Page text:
Originally Posted by Satdaddy
Hi everyone, long time listener, first time caller here
So I've been making naturally carbonated soda with fresh fruit quite successfully and wanted to check out how much (if any) alcohol was being produced.
Got myself a refractometer and taking into account the natural sugar from the fruit, bumped up the brix level to 10% using cane sugar (this is after I strained the steeped fruit solids from the liquid). After adding the champagne yeast I let it carbonate in the bottle for about 48 hours.
Then checked the brix % which had gone down to 8.5%. So using a refractometer calculator found here http://onebeer.net/refractometer.shtml
, it's telling me my ABV is nearly 1.5% !
I know it's not that much and understand you're going to get trace amounts, but from what I've been reading the soda should rarely get over 1% ABV. Am I doing something I doing something wrong here?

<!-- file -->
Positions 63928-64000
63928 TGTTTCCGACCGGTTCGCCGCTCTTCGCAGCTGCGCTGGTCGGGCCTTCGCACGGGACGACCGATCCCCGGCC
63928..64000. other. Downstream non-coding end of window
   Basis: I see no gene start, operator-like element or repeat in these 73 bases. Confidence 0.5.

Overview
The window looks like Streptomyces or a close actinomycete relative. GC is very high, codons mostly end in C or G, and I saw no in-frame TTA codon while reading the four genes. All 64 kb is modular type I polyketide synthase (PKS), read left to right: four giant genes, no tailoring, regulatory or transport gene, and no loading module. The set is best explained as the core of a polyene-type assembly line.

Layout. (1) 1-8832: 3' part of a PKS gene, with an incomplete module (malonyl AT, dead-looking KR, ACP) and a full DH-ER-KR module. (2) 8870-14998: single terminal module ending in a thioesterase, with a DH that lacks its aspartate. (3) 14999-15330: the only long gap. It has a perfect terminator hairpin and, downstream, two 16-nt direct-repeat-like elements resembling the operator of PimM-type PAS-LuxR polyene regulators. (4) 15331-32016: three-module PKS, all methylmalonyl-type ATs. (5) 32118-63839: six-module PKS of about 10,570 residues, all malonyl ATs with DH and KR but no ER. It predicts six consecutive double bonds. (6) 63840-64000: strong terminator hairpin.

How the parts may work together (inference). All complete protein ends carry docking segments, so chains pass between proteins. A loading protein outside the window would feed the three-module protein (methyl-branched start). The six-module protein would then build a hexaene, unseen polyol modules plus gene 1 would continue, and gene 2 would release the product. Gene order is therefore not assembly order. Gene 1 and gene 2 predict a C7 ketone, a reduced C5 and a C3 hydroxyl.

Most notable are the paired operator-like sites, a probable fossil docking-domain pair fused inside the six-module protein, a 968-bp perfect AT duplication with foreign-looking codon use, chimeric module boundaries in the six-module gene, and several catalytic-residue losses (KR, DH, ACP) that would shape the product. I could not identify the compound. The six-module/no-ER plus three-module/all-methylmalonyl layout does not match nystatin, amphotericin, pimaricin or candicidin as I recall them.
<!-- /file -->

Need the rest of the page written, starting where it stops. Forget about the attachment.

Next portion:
It's hard to use a refractometer to get an accurate reading once alcohol is in the mix, as it skews the reading. I'd try it with a hydrometer to check the number. Decarbonate the sample first, though.
Normally, putting the soda in the fridge once carbonation occurs means something like .25% ABV is in the soda. I'd be surprised it if got to 1.5% in 48 hours, but it certainly would be possible. I'm a wine maker, and I see drops of that much often in 48 hours.
Of course, with soda the goal is to carbonate the soda and not make alcohol, so the bottles are put in the fridge as soon as they carbonate- and that should happen by the time the ABV is .25%.